(Bloomberg) -- Germany will finally get another major listed tech company when software maker TeamViewer AG completes a 2.3 billion-euro ($2.5 billion) initial public offering this month -- the biggest in the industry in almost two decades.
While Germany has several established tech companies, including software giant SAP SE, there have been few sizable newcomers since chipmaker Infineon Technologies AG listed in 2000. TeamViewer will provide a boost to the weakest European IPO market in years and comes as Germany’s economy teeters on the brink of a recession. The share sale, which is oversubscribed, will be the country’s largest so far this year.
Founded in 2005, TeamViewer has developed from a local provider of remote computer access tools to one that offers connectivity to customers in about 180 countries. The company plans to further expand in Europe, Asia and the U.S., and will add to its offerings for large corporate customers to help them connect anything from mobile phones and tablets to machine sensors, smart farming equipment or wind turbines.
With a sudden influx of new offerings in Europe, IPO investors have a lot to choose from. Apart from TeamViewer, private equity firm EQT Partners AB is also marketing its initial public offering, with a management roadshow kicking off next week. On Thursday, Helios Towers Plc -- one of sub-Saharan Africa’s largest mobile-phone tower operators -- announced plans to list on the London Stock Exchange.
TeamViewer’s owner, private equity firm Permira, plans to sell as many as 84 million shares for 23.50 euros to 27.50 euros each via holding firm TigerLuxOne, the company said late Wednesday. TeamViewer stock is expected to start trading on the Frankfurt Stock Exchange on Sept. 25.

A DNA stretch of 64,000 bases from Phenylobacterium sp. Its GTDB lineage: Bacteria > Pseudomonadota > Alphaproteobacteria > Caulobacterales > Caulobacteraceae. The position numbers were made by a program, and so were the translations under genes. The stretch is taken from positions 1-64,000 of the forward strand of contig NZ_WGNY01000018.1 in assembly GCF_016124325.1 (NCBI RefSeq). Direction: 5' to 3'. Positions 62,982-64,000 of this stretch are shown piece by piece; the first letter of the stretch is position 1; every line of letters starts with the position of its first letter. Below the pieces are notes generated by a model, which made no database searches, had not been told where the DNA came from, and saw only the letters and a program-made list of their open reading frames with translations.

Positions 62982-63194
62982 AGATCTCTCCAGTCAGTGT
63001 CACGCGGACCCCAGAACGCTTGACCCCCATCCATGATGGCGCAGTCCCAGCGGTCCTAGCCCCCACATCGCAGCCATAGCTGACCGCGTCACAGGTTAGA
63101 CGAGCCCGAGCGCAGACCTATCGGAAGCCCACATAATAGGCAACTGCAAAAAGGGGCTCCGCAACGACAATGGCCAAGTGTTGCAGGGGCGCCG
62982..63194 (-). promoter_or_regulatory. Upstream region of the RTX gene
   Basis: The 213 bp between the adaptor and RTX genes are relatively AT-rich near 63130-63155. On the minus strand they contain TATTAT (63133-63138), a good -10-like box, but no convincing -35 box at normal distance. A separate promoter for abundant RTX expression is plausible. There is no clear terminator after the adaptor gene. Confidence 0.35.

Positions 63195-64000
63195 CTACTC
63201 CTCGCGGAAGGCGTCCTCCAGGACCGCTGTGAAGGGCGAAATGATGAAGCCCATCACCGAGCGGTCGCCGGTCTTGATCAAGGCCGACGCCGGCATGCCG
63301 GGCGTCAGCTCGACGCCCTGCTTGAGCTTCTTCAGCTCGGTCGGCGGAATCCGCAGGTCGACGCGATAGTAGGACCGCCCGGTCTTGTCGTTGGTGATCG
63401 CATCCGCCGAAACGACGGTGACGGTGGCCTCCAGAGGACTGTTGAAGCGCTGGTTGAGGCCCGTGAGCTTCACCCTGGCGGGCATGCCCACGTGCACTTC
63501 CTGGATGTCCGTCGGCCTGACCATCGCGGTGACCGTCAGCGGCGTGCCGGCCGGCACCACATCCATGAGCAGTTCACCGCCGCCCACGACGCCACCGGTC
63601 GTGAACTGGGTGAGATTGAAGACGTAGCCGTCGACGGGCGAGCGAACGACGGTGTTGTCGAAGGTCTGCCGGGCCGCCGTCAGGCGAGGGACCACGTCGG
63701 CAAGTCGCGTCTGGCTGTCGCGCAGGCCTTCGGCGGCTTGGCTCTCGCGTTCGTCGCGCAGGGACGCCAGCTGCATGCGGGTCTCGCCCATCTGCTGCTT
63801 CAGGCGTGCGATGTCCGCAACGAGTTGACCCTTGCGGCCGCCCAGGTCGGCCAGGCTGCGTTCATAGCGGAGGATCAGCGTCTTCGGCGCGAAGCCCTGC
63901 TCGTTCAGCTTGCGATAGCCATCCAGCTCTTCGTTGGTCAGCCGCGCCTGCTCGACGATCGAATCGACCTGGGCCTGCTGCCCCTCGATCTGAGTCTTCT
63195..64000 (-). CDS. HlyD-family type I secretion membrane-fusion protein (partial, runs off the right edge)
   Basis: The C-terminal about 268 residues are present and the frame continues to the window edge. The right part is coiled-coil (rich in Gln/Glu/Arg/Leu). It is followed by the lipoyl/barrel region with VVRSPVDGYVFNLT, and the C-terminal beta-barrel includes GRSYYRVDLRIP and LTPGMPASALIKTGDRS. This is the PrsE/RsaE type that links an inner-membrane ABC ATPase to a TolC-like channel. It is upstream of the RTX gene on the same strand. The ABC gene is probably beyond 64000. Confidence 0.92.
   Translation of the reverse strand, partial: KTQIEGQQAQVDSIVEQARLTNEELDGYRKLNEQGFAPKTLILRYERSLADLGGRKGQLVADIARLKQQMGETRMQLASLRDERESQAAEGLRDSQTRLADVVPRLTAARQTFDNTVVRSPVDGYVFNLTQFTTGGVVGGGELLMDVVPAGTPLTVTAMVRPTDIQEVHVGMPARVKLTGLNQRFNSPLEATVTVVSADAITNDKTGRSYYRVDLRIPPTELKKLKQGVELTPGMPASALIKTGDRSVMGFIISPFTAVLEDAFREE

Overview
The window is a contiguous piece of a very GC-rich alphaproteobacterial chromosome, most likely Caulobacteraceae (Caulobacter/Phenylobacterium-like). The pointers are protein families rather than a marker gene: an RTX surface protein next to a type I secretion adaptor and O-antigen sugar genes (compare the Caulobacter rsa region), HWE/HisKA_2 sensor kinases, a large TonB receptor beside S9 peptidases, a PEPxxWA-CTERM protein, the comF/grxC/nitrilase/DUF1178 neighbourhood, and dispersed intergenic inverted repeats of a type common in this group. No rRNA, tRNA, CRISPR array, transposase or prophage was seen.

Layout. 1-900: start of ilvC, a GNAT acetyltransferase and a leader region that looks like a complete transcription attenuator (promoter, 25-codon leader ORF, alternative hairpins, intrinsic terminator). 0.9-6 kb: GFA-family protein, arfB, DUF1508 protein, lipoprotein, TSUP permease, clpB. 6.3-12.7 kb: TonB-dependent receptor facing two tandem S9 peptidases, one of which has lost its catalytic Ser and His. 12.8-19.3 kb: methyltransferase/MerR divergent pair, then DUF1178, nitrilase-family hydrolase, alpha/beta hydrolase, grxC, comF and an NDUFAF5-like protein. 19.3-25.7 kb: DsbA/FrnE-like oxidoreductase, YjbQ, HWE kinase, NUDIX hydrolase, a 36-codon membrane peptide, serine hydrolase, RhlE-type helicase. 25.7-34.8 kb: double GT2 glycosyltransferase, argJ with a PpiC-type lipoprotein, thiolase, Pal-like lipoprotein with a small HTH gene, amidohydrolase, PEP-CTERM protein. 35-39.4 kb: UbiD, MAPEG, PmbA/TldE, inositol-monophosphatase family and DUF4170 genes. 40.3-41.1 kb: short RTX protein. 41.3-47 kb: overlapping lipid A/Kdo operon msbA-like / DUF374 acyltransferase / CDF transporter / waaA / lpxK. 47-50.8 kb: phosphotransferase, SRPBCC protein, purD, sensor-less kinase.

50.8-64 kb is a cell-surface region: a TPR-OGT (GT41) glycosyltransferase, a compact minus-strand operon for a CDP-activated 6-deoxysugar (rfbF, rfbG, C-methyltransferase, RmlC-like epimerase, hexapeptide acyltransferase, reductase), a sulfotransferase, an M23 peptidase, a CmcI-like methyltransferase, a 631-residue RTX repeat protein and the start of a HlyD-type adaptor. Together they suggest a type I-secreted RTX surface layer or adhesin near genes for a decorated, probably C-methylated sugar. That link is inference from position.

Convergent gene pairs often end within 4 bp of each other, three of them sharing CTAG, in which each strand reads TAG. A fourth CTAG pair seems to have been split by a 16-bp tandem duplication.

The price range would give the company a market value of between 4.7 billion euros and 5.5 billion euros. Bloomberg News previously reported the valuation could be 4 billion euros to 5 billion euros. The listing will improve TeamViewer’s brand recognition and make it easier for it to grow organically and via “selected acquisitions,” spokeswoman Martina Dier said.
TeamViewer may hire more people in the U.S. and opened offices in China, Japan, India and Singapore last year to expand sales in those markets. In China alone, TeamViewer has “tens of millions” of free users, more of whom the company wants to convert into paying customers, according to Chief Executive Officer Oliver Steil.
“Our big growth combined with strong profitability -- even if market conditions have been difficult -- makes our financial profile attractive to investors,” Steil said in an interview last month.
TeamViewer’s cash billings grew more than 35% in the first half, faster than last year’s 25% growth, to over 140 million euros, the CEO said. The company posted a cash operating profit margin of more than 50% during the period. It says its software has been installed on more than 2 billion devices.
Permira bought the company for 870 million euros in 2014. It has since partnered with firms including Alibaba Group Holding Ltd. and Salesforce.com Inc. to bolster its cloud offerings.
The free float, a measure of company stock available to trade, will be 30% to 42%, depending on the size of the IPO, according to the statement.
Goldman Sachs Group Inc. and Morgan Stanley are arranging the IPO, with Bank of America Corp., Barclays Plc and RBC Capital Markets. Lilja & Co. is acting as an independent adviser to Permira and TeamViewer.
(Updates with company comment in sixth paragraph. An earlier version of the story was corrected to remove reference to IPO proceeeds)
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